College of Business: University of Illinois at Urbana-Champaign

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Social Entrepreneurs: Catalysts for Change


by Beni Atibalentja ‘09

Just as business entrepreneurs create value to transform industry; social entrepreneurs are catalysts for change within the modern society. They see opportunities where others have overlooked them, they continually innovate new approaches, advance sustainable solutions for the purpose of not only small –scale change, but for extensive long-term change.

This summer for three weekends in June, 27 Social Entrepreneurship Fellows have heeded the call of social responsibility, and have committed a minimum of 60 hours to answer it. In its third year, the Social Entrepreneurship Summer Institute (SESI) will be combining a total of 8 non-profit organizations, 3 from East St. Louis, and the social entrepreneurship Fellows in a collaboration to implement strategies to sustain the organization and its mission statement. The 27 Social Entrepreneurship Fellows are selected through an intense and competitive application and interview process open to the entire campus.

Post selection, students attend a second summer session course, titled “Social Entrepreneurship and the Citizen Leader,” in which they undergo consulting training and hone their knowledge on such subjects as non-profit branding, non-profit fundraising, and marketing.  Included in this summer’s curriculum is a discussion on how non-profit organizations can lobby legislature for forward advancement.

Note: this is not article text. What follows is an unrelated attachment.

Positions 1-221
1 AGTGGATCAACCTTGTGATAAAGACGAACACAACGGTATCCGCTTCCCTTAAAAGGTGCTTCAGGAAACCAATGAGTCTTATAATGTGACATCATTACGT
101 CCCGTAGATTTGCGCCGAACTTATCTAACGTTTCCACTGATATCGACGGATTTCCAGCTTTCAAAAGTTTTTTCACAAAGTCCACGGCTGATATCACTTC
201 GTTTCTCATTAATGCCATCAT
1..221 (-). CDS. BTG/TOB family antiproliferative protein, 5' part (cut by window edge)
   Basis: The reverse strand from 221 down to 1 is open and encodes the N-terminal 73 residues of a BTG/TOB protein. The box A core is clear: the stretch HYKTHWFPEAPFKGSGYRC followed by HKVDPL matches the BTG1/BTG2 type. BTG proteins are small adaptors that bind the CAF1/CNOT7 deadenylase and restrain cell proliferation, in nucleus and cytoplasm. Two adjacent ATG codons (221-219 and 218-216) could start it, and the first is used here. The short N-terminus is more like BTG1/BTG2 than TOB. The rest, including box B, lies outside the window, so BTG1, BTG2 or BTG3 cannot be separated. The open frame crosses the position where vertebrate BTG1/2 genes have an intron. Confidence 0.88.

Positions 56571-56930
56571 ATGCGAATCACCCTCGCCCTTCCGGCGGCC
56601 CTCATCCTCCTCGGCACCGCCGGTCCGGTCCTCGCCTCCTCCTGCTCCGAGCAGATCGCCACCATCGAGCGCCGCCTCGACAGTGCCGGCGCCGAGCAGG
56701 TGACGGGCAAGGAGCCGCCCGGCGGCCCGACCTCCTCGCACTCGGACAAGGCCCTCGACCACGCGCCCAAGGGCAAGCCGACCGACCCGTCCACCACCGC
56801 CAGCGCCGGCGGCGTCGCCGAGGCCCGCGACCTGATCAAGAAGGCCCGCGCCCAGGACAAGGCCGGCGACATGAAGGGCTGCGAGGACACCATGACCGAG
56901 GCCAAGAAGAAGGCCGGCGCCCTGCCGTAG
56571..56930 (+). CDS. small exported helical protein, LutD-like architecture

Faculty from the College of Business, other colleges within the Urbana-Champaign campus, Chicago, and other states apply to volunteer their expertise to ensure that students not only receive the best cross-functional education to assist the non-profits, but also to emphasize the importance and relevance of social responsibility and entrepreneurship.

“SESI,” says Assistant Dean Collette Niland, is designed to “invest intellectual capital” already present within the University network, with the hope that “teaching students the importance of social responsibility to their communities...will raise a better crop of business people.”

The Institute has found that its deliberate link between the curriculum and organizations’ needs has been essential for the effective development of both the students and the non-profit organizations. Success has also had another noteworthy effect: the introduction of a social entrepreneurship lecture series beginning this upcoming school year, and hopes for expansion to reach organizations state-wide, nation-wide, and globally.

UIUC College of Business